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Vayigash 5769

Parshat Vayigash
(Ezekiel 37:15-28)
6 Shevat 5769
January 3, 2009

In this prophecy, Ezekiel presages the ideal conditions which will exist in God\’s final redemption of the Jewish people. These are summarized well by Rabbi Don Yitzhak Abrabanel, the 15th century Spanish Jewish statesman and biblical commentator: \”When Israel is ingathered and after the restoration of the dead, the kingdom of Israel will no longer be divided nor will there be quarrels between the kingdoms of Judea and Israel; instead God\’s providence will unite all of Israel as one nation in the land, with one eternal king from the seed of David and his family. They will live on the land that was promised to their ancestors and their children will dwell on the land forever. They will not contaminate their land with idolatry but instead will be loyal to God so that they will never again be exiled, for God has established with them an eternal covenant of peace. He will multiply them and establish His Temple amongst them and His divine presence will dwell amongst them so that the nations will know that God sanctifies Israel in that His Temple stands in their midst forever.\” (Adapted translation)

God intends to reestablish the Davidic kingship as a prerequisite for all of the other conditions. Who will this king be? Ezekiel describes the king in these words: \”My servant David shall be king over them; there shall be one shepherd for all of them.\” (verse 24) Rabbi David Kimche (13th century Provence) understood this to mean that the king messiah would either be called David or possibly that since he would be from the seed of David he would be known as David. Rabbi Joseph Kara (12th century France) explains that this description means that he must come from the tribe of Judah since David was the first king from that tribe.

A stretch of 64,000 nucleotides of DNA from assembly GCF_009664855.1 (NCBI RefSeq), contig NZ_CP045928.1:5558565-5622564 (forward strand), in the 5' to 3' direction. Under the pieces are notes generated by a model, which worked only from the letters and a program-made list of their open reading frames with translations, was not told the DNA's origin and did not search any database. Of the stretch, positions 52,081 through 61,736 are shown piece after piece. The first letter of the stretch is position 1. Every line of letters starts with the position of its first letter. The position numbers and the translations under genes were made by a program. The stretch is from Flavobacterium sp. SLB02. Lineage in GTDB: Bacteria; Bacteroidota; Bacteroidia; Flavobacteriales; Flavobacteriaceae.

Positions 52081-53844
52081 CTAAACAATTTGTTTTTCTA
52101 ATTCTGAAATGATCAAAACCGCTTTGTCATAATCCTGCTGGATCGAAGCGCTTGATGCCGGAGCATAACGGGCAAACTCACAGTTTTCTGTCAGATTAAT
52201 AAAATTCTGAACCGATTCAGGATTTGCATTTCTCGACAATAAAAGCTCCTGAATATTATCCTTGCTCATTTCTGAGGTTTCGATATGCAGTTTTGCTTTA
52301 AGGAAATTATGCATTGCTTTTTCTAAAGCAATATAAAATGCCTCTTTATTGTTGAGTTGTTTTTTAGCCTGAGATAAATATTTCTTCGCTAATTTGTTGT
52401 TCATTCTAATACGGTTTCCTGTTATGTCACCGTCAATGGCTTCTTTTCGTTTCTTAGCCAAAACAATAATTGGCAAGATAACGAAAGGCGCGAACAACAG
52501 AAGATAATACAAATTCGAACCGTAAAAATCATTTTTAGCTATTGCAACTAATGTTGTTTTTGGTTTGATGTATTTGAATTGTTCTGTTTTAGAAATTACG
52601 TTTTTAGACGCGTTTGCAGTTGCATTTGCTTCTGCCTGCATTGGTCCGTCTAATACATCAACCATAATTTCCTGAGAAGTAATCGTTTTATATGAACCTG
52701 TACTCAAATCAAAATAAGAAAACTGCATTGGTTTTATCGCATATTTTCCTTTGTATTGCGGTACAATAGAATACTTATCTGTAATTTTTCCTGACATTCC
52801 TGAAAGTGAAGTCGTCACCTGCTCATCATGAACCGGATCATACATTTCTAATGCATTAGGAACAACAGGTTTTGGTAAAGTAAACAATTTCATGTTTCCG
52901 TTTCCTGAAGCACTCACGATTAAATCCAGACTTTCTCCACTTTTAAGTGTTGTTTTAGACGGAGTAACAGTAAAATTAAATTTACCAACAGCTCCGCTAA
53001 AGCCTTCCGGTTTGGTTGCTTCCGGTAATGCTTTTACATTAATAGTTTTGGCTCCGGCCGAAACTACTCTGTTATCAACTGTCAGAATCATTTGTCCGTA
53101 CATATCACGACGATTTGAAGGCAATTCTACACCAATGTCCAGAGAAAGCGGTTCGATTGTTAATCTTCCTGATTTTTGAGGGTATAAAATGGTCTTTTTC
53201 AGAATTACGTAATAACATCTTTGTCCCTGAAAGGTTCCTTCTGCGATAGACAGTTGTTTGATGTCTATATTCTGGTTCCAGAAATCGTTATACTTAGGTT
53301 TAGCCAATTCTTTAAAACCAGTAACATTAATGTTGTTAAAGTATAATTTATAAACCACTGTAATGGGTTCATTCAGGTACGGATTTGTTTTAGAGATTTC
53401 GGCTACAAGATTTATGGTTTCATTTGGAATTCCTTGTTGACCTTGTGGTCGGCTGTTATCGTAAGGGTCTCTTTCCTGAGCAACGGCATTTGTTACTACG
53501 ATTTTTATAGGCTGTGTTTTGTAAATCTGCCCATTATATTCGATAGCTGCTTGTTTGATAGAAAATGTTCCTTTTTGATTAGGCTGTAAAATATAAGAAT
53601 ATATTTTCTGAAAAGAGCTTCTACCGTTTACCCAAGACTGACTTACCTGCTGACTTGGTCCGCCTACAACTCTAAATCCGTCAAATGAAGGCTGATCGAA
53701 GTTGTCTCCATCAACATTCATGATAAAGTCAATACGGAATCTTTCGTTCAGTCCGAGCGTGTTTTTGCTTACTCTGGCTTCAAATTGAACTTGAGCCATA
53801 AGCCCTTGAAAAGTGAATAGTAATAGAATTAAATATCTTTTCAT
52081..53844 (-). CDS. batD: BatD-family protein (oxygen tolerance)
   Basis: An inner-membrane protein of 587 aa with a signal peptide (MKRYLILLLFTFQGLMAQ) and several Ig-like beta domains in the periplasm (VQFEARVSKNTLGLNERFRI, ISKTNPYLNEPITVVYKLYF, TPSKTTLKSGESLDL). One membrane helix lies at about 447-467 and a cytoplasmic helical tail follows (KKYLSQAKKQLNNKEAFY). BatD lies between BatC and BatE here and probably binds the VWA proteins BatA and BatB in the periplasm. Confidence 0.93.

Abrabanel, the statesman, took a particular interest in this matter and attempted to examine the implications of this identity: \”The king messiah will be called David since he is from his progeny and will follow his ways just as Egyptian kings for the longest time were known as pharaoh and afterwards were known as Ptolemy, so, too, the messianic king will be known as David to indicate that only one who is of Davidic descent, is God fearing and turns from wrong (repents) like David (is fit to be king).\”

Abrabanel adopted the notion that the future king will be an idealized version of the original king. It is important to note is the nature of the qualities that this king must possess. He must be someone with integrity and possess the ability to correct himself when he makes mistakes. The tradition envisions David this way and it is the expectation of the tradition that the future leader will measure up to this idealized standard. This gives our leaders a mark towards which they should aspire.

About This Commentary

This study piece is offered as a service of the United Synagogue Conservative Yeshiva. It is prepared by Rabbi Mordechai (Mitchell) Silverstein, senior lecturer in  Talmud and Midrash at the Conservative Yeshiva.  He is a graduate of the Jewish Theological Seminary of America.

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